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Ken Follett, Pillars of the Earth


Just RY
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I love this book!

 

I have just finished reading it - second time around, and it was just as enjoyable as the first time a few years ago.

 

The story is set in 12th century England, and is mainly focused on a builder and his family, friends, and enemies. Tom Builder's ambition is to be the master craftsman in charge of constructing a Cathedral, and basically, the story is centred around the Village of Kingsbridge, where the buiding is taking place. It's got the lot, violence, love, politics and vengence. Oh, and medieval architecture and a hanging or two.

 

Follett has a simple easy going style, and I have found most of his books to be good "page-turners". If you have read his works before, Eye of the Needle etc, and perhaps they weren't to your liking, you may want to give this a whirl, it is most certainly not an "any-old-adventure" type book, and the story is fascinating and compelling.

 

Thumbs up from me!

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I read this, oh must be over ten years ago now. I didn't like it at all, for some reason, but I can't remember why not. It's reasonably historically accurate, I think so it wasn't that. Possibly it was just because the characters didn't grab me, and in the end I didn't really care what happened to them. :rolleyes:

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Another thumbs up from me. I loved this, (and also re-read it recently)

 

I loved the story itself, and the interweaving lives of the different characters over the decades, and I loved all the historical detail too, the insight into the politics of the time, and the way of life and the architectural stuff too.

 

I grew up within sight of Lincoln Cathedral, (the county is so flat, pretty much anywhere is within view of the Cathedral) - and visited it and the castle a lot as a kid, so the chapters set there were, with the all the soldiers and their horses camping out in the cathedral, were especially interesting.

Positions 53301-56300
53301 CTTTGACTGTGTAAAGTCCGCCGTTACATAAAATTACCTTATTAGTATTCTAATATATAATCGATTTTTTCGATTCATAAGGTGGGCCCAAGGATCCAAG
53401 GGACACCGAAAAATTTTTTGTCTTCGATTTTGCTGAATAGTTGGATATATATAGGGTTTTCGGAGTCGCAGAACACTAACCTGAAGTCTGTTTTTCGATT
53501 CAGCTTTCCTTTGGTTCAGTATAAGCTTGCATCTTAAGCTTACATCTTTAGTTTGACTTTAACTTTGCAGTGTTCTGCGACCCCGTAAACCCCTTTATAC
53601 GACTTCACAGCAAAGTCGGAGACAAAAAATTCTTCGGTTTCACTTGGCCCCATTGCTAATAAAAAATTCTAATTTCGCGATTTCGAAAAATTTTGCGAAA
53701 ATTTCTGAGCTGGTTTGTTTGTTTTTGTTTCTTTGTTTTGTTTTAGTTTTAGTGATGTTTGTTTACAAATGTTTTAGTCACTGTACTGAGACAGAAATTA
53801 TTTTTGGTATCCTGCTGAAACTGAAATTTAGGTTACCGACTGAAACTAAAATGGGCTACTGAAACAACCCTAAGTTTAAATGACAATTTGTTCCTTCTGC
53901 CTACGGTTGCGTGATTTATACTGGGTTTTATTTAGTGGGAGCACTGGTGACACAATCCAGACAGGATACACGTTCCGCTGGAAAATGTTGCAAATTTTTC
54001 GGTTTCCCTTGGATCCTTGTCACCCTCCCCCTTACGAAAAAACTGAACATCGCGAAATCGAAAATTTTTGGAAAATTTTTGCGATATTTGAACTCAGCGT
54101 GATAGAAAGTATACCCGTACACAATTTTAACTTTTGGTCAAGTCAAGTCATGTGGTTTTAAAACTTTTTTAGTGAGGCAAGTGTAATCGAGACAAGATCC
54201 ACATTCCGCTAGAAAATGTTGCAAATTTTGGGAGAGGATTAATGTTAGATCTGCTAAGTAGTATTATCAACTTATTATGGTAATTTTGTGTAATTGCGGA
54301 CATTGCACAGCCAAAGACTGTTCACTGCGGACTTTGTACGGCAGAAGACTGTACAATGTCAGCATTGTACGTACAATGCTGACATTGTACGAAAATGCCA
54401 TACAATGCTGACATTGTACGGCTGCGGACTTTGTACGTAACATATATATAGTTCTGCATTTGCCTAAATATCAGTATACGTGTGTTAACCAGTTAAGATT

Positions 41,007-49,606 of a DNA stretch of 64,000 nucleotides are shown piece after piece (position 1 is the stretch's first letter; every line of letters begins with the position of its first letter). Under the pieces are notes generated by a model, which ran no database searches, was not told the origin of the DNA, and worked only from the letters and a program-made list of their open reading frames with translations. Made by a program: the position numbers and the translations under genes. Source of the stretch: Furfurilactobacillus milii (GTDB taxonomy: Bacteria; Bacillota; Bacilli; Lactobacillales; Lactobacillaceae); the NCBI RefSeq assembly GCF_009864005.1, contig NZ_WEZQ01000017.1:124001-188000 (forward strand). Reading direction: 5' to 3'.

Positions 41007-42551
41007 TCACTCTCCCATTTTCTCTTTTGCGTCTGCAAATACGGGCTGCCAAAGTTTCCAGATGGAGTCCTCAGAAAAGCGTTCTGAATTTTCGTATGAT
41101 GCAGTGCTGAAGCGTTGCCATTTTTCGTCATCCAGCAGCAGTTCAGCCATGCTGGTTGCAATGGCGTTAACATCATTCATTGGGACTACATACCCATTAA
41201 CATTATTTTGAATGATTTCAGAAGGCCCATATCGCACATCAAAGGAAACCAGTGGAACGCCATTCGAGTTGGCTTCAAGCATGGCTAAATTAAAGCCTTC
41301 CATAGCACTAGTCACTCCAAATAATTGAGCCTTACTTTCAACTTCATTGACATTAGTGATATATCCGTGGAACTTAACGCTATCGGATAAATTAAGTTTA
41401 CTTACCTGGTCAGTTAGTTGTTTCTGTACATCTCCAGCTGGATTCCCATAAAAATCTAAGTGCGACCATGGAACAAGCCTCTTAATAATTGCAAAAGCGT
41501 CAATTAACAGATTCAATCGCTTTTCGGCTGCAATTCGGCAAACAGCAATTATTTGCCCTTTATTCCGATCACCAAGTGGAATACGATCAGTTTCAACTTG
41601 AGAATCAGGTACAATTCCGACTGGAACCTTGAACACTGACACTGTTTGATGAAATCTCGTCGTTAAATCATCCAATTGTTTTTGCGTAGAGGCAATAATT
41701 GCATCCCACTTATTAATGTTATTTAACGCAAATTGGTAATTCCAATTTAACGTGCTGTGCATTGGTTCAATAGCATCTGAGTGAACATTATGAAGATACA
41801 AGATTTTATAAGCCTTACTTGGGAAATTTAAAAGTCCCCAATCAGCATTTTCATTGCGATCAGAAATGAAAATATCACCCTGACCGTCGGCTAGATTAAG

Excellent book.

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I read this some time ago for a book group I was in and quite enjoyed it! It isn't a book I would have picked up on my own and is the only one that I have read by this author. Since reading it, it seems that I have found that it is usaually rated quite well as historical fiction. I liked the characters pretty well. The story line was well done and there was a lot to learn about the time period and the master builders craft. It was also very interesting how many lives could be effected by the political upheaval of the time. Of course, I guess that is always so! All in all this was a very enjoyable read, in my opinion.

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  • 1 month later...

I read this last year on the recommendation of a friend and in my continuing quest to try to read all of the "Big Read" list. I'd read a couple of Follett's other books and thought found them quite exciting thrillers but not particularly original or ingenious.

 

I felt much the same way about this. Some of the villains were almost cartoonish, the heroes a little too saintly. It was an easy read but I found a lot of the plot very predictable.

 

Its not a bad book but I don't see how it generates such fervent admiration, maybe I'm missing something.

 

I didn't find the length off-putting, almost the opposite, in fact, its nice to live with a book for a little while. I say this as someone who is in the midst of c. 2,500 pages of Neal Stephenson's Baroque Cycle, and the 3,000 pages of Stephen King's "Dark Tower".

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  • 2 years later...

Calling all Pillars of the Earth fans......

 

Just in case you didn't know, the sequel is now published, "World Without End"

 

'World Without End' takes place in the same town, Kingsbridge, and features the descendants of the 'Pillars' characters two centuries later.

 

The cathedral and the priory are again at the centre of a web of love and hate, greed and pride, ambition and revenge. But at the heart of the story is the greatest natural disaster ever to strike the human race: the plague known as the Black Death, which killed something like half the population of Europe in the fourteenth century. The people of the Middle Ages battled this lethal pestilence and survived – and, in doing so, laid the foundations of modern medicine.

 

Just received the book on Friday, only a couple of chapters into it, but I just know I am going to love it.

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  • 11 months later...
  • 1 year later...

Follett keeps this story ticking along a good pace, constantly throwing something new into the construction of the story to make you turn another page.